Note the single "closed" rotor blade positioned in the middle of one of the rotors (the right-hand rotor in the top middle picture below) to make that the "male" rotor.  Cyanoacrylate adhesive was used to keep the rotor blades in place on the star-shaped rotor centres, to glue the handle parts securely to each other and to attach the handle to rotary_shaft.stl, which allowed the direction of the air flow to be changed, being careful not to accidentally glue the rotary shaft into place at the same time.

Adding a
                rotor to a rotor centre, encouraged with a soft-jawed
                vice
Male and
                female rotors half assembled
Male and
                female rotors fully assembled
Handle
                parts for assembly Peg
                inserted Knob
                on Handle
                assembled

The main body parts lined up as follows:

Bodies en
          bloc

The body is held together by the long M4 bolts but, to ensure a good air seal, I chose to attach the diverter block to its adjacent piece permanently by gripping the two together in a vice after applying cyanoacrylate adhesive around the air channels between them.  I cut two 50 mm long pieces of the 4 mm diameter metal rod and hammered them through the centres of the assembled rotors, then pushed a bearing on either end of the shaft and test fitted them in their housings.  Paul Townley had warned me to ensure that the rotor blades did not touch the side, so I was careful how I positioned the rotor on the shaft and did a little filing of the rotor blades here and there to be sure.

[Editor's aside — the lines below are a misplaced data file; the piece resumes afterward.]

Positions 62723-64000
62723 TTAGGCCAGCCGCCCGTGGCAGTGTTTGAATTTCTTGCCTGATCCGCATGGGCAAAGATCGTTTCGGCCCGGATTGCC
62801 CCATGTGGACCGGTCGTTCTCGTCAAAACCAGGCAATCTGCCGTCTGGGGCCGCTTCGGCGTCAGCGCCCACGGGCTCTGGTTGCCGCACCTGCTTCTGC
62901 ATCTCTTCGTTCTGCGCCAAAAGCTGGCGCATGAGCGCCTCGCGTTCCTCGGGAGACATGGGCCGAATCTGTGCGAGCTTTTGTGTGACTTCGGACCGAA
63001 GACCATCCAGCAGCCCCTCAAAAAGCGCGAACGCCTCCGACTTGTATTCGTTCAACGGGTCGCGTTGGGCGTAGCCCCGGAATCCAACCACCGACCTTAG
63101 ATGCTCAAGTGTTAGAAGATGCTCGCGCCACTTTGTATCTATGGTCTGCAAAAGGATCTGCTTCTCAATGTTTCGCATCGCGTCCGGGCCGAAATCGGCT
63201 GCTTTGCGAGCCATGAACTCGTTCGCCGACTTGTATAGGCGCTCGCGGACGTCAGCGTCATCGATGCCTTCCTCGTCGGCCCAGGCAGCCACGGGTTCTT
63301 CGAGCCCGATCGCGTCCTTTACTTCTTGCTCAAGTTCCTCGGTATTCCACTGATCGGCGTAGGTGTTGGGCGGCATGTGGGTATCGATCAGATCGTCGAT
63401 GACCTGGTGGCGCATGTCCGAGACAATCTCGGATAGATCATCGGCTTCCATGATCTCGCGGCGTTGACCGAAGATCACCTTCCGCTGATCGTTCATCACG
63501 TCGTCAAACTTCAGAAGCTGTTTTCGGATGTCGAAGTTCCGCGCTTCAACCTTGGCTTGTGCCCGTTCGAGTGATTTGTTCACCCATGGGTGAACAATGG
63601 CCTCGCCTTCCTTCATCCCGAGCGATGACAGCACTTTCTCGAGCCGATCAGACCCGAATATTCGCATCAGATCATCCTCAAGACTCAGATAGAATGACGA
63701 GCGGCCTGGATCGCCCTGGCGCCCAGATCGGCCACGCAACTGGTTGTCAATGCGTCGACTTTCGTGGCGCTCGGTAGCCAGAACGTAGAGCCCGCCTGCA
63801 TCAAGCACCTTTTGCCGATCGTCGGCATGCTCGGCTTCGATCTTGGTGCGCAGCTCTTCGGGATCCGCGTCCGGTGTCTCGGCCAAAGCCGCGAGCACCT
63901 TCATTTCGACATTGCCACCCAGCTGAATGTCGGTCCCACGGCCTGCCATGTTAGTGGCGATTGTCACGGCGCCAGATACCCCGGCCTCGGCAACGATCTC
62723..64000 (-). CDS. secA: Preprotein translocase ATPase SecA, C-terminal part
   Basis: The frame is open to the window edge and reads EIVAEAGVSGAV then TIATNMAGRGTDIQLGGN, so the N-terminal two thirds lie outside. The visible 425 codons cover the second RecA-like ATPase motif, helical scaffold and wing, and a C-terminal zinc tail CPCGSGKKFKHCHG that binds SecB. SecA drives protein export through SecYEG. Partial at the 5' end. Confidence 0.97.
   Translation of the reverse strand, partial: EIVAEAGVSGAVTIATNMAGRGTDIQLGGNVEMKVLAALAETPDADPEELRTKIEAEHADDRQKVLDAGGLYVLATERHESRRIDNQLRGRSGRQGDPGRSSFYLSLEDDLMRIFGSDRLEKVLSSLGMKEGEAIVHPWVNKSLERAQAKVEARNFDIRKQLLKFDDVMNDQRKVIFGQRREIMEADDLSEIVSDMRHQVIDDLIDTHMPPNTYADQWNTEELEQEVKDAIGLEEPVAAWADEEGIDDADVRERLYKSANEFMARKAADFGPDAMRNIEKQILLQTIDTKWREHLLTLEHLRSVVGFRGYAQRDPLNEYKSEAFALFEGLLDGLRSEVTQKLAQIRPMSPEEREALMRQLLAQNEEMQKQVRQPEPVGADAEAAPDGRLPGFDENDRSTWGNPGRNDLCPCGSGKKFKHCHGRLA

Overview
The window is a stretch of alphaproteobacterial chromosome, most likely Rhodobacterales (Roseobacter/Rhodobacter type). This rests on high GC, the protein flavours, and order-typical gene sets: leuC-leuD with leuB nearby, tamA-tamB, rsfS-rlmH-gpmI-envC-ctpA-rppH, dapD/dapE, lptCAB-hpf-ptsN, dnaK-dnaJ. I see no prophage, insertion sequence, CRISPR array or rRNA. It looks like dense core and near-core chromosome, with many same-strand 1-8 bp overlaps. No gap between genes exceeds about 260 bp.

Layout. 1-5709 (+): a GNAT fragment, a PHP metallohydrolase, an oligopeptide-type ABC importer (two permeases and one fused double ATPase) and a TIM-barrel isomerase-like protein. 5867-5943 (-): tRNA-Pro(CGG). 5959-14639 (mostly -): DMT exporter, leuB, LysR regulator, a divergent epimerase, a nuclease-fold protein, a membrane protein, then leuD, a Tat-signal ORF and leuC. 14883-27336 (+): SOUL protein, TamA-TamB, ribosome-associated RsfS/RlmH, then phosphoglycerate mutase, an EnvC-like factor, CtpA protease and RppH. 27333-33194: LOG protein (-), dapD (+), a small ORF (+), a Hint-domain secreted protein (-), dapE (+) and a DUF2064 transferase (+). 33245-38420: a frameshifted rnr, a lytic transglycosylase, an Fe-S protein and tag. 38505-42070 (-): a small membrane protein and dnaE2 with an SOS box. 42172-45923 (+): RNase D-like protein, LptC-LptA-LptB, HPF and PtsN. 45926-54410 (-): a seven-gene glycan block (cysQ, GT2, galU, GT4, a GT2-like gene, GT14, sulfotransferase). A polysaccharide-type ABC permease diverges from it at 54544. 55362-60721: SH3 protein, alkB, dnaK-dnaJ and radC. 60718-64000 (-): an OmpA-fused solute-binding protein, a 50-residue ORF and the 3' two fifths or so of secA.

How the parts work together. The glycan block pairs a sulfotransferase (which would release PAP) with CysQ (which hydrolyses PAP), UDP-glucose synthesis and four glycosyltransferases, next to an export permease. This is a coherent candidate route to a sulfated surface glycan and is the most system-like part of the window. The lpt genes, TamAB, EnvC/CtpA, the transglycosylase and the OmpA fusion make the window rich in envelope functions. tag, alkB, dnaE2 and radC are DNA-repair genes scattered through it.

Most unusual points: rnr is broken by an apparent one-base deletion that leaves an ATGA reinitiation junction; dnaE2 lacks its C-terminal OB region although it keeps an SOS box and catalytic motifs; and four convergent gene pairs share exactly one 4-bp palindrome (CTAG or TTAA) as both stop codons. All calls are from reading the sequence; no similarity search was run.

I found that when both halves of the casing were assembled on a rotor too much pressure was applied to the bearing, I could feel the bearing "step" as I rotated it, hence I printed myself the 1 mm thick gaskets out of "flexible PLA" to fit between the two casing halves, also acting as an air seal.

Shafting a
                rotor
Shafted rotor in bearings
With
                seal